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MID-EAST

TUESDAY 25 APRIL 2017,

SAUDI GAZETTE

5

Hundreds flee Mosul fighting as

others return to former Daesh areas

now lives in rubble because he

has nowhere to escape to.

Others were walking back

into the city, eager to reclaim

their homes after their neigh-

borhoods had been retaken from

Daesh by US-backed security

forces.

“We left because of the air

strikes but have now returned.

But we want the government to

restore services like electricity

and water and to allow us to drive

instead of using carts,” said Mo-

saab Mohamed who was walking

back into Mosul with his family.

Iraqi forces have taken much

of Mosul from the militants who

overran the city in June 2014. The

military now controls the eastern

districts and are making advanc-

es in the west.

Daesh fighters, holding out

in the Old City, are surrounded

in the northwest and are using

booby traps, sniper and mortar

fire to defend themselves.

Three policemen were killed

in a suicide attack south of Mo-

sul. A group of about 10 assail-

ants, including four suicide

bombers, had tried to infiltrate

a Federal Police helicopter base

in Al-Areej, a police captain told

Reuters.

Those who have returned say

the government has been slow to

restore services even to western

districts that had been retaken a

while ago.

“We are besieged in the Re-

sala area. There are stray bullets

from other areas where there

is fighting; three children have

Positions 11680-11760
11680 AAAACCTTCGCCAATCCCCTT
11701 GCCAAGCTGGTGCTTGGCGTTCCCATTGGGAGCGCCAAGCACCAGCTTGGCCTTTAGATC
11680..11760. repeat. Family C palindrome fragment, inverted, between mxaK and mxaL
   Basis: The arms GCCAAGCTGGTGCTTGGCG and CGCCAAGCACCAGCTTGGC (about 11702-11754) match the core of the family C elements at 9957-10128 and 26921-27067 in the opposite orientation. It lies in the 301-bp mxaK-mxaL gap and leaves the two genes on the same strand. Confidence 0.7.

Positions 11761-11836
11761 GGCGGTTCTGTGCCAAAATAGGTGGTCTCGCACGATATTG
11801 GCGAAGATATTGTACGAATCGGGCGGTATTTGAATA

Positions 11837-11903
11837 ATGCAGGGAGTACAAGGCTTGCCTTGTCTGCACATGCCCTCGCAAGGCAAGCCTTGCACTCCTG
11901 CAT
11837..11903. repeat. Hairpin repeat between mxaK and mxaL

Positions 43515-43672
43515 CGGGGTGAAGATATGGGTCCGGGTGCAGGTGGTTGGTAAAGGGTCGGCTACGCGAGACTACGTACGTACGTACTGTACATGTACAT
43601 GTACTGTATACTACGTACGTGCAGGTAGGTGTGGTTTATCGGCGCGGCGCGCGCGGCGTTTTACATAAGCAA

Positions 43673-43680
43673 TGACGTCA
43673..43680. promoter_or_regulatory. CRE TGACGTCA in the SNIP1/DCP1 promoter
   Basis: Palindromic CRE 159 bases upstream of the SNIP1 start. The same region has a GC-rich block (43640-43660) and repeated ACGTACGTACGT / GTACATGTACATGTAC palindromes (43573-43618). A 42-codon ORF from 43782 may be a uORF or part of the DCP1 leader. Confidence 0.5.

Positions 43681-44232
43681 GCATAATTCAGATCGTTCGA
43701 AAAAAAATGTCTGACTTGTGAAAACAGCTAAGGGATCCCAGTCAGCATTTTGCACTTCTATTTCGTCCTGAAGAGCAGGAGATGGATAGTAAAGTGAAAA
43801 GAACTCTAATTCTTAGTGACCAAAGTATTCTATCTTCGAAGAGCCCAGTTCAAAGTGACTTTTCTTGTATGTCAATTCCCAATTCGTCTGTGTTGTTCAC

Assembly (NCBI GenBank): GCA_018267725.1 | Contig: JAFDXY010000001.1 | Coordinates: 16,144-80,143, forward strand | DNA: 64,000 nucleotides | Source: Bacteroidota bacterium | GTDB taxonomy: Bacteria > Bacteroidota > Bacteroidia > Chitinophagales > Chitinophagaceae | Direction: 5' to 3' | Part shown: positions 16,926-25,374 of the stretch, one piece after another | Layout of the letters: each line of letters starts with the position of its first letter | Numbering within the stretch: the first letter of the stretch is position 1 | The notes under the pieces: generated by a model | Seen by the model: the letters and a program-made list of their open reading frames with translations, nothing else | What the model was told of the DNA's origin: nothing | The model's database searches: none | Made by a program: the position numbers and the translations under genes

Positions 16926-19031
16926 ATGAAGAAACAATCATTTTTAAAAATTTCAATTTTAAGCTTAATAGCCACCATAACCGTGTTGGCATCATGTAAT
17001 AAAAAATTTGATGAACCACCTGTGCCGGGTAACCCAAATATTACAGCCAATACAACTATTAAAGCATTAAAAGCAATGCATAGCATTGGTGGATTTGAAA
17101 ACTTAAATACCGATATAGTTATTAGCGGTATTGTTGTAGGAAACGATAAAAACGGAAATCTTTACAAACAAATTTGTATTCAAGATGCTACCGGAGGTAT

died,” said Mohamed Sobhi.

“Water and aid cannot reach us.

I call on the government to redis-

tribute the people in areas like ours

into other safer areas in Mosul.”

Hundreds of thousands of ci-

vilians are still trapped in west-

ern Mosul, where Iraqi forces

are making slow progress against

Daesh in what is a labyrinth of

narrow streets.

As of April 20, some 503,000

people have been displaced from

Mosul since October, according

to government figures provided

by the U.N. refugee agency UN-

HCR. The UN migration agency,

the IOM, puts the displaced fig-

ure at 334,518 people as of April

23.

— Reuters

A displaced Iraqi woman and children are transported in a cart as the battle between the Iraqi Counter Terrorism

Service and Daesh militants continues nearby, in western Mosul, Iraq.

— Reuters

Lockerbie bomber’s

family launches new

bid to clear his name

LONDON —

The family of

Lockerbie bomber Abdelbaset

Al-Megrahi is launching a fresh

effort to posthumously clear his

name.

Lawyer Aamer Anwar will be

handing a dossier of evidence to

the Scottish Criminal Cases Re-

view Commission (SCCRC) as

soon as this week. The commis-

sion will decide whether to hand

the case to an appeals court.

Al-Megrahi was convicted

of blowing up Pan Am Flight 103

over the Scottish town of Locker-

bie on Dec. 21, 1988.

The bomb shattered the New

York-bound Boeing 747, killing

all 259 people aboard and 11 on

the ground. Many victims were

American college students flying

home for Christmas.

Al-Megrahi lost one appeal

and abandoned another before

being freed in 2009 on compas-

sionate grounds. He died of can-

cer in 2012, still protesting his

innocence.

He is the only person to have

been found guilty of Britain’s